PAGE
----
With 14.1 cu.-ft. of trunk space, the S6 has more room for luggage than the larger and more expensive S8 model. The trunk is exceptionally deep in terms of the relationship between the rear seatback and the bumpers, and the space is rectangular in shape thanks to the enclosed trunk hinges. The rear seats offer a 60/40-split folding design and a truly enormous ski pass-through that should accommodate sticks for four people.
The S6’s back seat isn’t roomy, but neither is it snug. Passengers sit a little bit low, yet the seat is designed to offer decent thigh support. A 4-zone climate control system allows each rear passenger to adjust the temperature as they see fit. The front seatbacks are pretty hard though, and the seatback nets are unkind to knees and shins, so people with longer legs should be careful when getting in and out.
2013 Audi S6 Sport Sedan Road Test and Review: Features and Controls
- Audi Connect services with mobile Wi-Fi capability
As an expensive German car, the S6 is loaded with stuff. Instead of boring you with a bulleted list of everything on the car, I’ll praise something, and I’ll complain about something.
My test car had a standard Bose surround sound audio system. It’s not bad. I’ll say this, though. If you’ve got the $5,900 lying around, and you value impeccable audio quality, spring for the optional Bang & Olufsen advanced audio system. It is fantastic.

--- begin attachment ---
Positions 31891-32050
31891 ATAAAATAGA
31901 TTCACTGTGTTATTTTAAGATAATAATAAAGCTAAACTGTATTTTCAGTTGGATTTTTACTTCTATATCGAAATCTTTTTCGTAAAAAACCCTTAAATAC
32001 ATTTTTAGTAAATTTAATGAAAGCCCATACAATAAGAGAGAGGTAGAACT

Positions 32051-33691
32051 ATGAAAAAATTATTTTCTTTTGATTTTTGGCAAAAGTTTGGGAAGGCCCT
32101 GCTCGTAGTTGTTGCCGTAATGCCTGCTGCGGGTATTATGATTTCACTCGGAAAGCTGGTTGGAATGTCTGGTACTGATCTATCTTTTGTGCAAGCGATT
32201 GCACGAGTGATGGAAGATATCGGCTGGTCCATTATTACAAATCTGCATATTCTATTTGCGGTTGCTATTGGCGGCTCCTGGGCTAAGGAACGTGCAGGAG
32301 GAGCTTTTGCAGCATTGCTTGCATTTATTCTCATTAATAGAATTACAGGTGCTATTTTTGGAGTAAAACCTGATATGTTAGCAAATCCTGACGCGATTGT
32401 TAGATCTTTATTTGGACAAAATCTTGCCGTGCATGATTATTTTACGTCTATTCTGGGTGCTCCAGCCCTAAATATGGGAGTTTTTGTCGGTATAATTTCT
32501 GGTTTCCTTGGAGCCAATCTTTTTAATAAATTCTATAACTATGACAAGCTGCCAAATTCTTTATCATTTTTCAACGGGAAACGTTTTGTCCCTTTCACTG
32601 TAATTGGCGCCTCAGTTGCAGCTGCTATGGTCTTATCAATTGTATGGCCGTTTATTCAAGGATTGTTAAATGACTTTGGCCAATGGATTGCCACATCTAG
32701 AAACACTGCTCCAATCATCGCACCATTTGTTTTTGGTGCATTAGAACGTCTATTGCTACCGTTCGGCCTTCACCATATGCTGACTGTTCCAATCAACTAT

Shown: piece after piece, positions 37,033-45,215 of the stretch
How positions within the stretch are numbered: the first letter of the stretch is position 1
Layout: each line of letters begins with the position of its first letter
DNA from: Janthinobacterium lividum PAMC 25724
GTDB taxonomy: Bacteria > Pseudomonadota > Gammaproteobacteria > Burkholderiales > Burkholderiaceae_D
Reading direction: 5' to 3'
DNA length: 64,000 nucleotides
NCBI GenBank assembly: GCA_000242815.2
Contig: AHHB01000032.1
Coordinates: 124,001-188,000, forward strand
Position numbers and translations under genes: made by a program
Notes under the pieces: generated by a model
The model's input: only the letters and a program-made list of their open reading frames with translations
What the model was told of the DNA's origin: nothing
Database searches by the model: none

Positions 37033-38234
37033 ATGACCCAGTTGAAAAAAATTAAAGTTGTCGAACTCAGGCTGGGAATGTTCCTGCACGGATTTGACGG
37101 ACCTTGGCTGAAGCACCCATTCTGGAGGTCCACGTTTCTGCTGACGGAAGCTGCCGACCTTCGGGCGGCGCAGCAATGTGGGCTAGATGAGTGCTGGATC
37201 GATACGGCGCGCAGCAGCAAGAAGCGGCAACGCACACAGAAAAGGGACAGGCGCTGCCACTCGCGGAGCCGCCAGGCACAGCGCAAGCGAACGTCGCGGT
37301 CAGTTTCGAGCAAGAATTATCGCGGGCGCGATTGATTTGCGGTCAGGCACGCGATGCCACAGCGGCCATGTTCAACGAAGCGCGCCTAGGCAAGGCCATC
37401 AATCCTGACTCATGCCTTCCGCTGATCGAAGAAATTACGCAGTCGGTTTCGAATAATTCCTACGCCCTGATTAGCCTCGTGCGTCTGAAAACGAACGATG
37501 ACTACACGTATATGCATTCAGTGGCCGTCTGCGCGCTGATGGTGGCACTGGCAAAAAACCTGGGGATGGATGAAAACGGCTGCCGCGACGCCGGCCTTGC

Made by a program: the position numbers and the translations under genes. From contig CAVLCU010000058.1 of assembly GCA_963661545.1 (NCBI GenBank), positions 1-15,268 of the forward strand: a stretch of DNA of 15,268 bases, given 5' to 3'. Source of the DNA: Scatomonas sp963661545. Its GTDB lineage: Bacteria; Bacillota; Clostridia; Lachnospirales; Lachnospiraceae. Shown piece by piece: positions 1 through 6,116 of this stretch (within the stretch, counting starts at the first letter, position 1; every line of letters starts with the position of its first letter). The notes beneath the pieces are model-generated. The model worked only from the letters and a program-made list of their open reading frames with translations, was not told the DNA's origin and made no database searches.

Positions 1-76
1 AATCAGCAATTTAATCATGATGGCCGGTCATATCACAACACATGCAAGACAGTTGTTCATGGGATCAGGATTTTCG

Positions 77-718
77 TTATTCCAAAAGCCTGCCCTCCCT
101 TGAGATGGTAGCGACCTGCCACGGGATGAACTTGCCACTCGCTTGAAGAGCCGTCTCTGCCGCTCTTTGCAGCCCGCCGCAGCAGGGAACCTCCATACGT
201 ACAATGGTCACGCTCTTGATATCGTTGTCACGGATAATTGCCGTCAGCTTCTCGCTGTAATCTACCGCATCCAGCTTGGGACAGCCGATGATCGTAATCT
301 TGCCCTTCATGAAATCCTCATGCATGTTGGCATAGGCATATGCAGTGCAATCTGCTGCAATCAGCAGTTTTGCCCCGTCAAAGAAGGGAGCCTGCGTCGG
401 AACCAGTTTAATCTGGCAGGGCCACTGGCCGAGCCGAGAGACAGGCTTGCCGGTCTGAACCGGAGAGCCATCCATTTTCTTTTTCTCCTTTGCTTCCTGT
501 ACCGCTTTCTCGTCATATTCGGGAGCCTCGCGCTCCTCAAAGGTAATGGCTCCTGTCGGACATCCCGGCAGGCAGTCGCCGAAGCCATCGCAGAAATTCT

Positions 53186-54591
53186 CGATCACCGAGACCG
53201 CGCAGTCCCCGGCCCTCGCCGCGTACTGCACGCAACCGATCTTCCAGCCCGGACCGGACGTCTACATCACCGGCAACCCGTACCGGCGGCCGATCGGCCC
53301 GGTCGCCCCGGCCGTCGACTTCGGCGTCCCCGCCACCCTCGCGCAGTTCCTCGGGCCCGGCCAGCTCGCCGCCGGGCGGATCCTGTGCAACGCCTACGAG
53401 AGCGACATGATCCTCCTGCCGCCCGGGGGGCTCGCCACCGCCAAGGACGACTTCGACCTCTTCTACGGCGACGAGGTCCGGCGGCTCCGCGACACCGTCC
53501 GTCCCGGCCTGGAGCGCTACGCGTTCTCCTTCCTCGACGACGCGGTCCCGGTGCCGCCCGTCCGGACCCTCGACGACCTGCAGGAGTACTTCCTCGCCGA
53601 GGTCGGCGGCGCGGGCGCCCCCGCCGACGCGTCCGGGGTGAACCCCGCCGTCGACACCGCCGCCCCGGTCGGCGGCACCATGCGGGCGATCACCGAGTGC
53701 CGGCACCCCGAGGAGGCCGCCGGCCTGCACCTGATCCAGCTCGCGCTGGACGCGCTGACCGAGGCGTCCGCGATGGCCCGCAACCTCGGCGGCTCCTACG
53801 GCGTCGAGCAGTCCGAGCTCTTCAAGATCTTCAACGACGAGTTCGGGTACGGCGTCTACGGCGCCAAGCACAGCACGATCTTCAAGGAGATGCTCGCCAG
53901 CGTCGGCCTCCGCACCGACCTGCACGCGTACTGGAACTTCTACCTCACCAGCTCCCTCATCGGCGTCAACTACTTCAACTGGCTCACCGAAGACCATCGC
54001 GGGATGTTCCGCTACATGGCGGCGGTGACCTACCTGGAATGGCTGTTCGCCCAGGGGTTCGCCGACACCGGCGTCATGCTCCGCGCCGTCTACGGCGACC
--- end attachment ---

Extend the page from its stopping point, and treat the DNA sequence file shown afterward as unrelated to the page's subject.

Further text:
Now for the criticism. On the center console, surrounding the gearshift, is the Audi Multi-Media Interface, or MMI. The idea is that the driver learns by touch where the buttons and knobs are, eliminating the need to look down to reference the controls before looking at the display screen to execute a command.
I find that goal elusive, which means I’m regularly looking down, and when I’m regularly looking down, I can’t see the road ahead, even peripherally. And then, after looking down, I’m looking at the display screen and usually twisting the MMI button the wrong way to zoom in or out on the navigation map, or to scroll through radio stations. Given the rate of speed at which the S6 can cover distance, the level of distraction is frightening.
Plus, and I know the car’s designers and engineers don’t think anyone ought to be drinking a beverage while driving in the first place, I’ve learned first-hand that if a soda or coffee drink spills on the MMI controls, they get sticky and hard to use.